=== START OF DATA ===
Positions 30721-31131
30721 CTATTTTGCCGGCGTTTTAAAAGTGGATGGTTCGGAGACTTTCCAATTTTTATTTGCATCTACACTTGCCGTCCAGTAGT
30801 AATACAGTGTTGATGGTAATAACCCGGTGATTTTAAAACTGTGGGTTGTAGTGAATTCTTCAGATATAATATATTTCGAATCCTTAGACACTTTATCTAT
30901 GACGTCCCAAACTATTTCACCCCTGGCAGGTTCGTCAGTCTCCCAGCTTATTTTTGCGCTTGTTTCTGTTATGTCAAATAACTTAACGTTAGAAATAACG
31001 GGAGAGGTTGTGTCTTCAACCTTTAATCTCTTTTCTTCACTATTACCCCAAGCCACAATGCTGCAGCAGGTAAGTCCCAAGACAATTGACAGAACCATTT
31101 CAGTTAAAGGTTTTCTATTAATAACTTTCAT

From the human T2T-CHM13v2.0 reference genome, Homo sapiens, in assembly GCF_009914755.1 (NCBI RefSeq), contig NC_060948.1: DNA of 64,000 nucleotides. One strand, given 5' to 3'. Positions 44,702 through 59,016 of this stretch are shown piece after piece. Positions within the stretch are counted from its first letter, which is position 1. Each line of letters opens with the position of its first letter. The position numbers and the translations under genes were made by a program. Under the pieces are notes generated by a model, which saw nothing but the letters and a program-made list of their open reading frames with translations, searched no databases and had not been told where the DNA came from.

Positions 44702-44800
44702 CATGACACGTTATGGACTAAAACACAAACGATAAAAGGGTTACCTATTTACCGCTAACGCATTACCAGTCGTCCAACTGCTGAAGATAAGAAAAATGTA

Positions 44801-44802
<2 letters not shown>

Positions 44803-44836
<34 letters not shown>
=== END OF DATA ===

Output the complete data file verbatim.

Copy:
Positions 30721-31131
30721 CTATTTTGCCGGCGTTTTAAAAGTGGATGGTTCGGAGACTTTCCAATTTTTATTTGCATCTACACTTGCCGTCCAGTAGT
30801 AATACAGTGTTGATGGTAATAACCCGGTGATTTTAAAACTGTGGGTTGTAGTGAATTCTTCAGATATAATATATTTCGAATCCTTAGACACTTTATCTAT
30901 GACGTCCCAAACTATTTCACCCCTGGCAGGTTCGTCAGTCTCCCAGCTTATTTTTGCGCTTGTTTCTGTTATGTCAAATAACTTAACGTTAGAAATAACG
31001 GGAGAGGTTGTGTCTTCAACCTTTAATCTCTTTTCTTCACTATTACCCCAAGCCACAATGCTGCAGCAGGTAAGTCCCAAGACAATTGACAGAACCATTT
31101 CAGTTAAAGGTTTTCTATTAATAACTTTCAT

From the human T2T-CHM13v2.0 reference genome, Homo sapiens, in assembly GCF_009914755.1 (NCBI RefSeq), contig NC_060948.1: DNA of 64,000 nucleotides. One strand, given 5' to 3'. Positions 44,702 through 59,016 of this stretch are shown piece after piece. Positions within the stretch are counted from its first letter, which is position 1. Each line of letters opens with the position of its first letter. The position numbers and the translations under genes were made by a program. Under the pieces are notes generated by a model, which saw nothing but the letters and a program-made list of their open reading frames with translations, searched no databases and had not been told where the DNA came from.

Positions 44702-44800
44702 CATGACACGTTATGGACTAAAACACAAACGATAAAAGGGTTACCTATTTACCGCTAACGCATTACCAGTCGTCCAACTGCTGAAGATAAGAAAAATGTA

Positions 44801-44802
<2 letters not shown>

Positions 44803-44836
<34 letters not shown>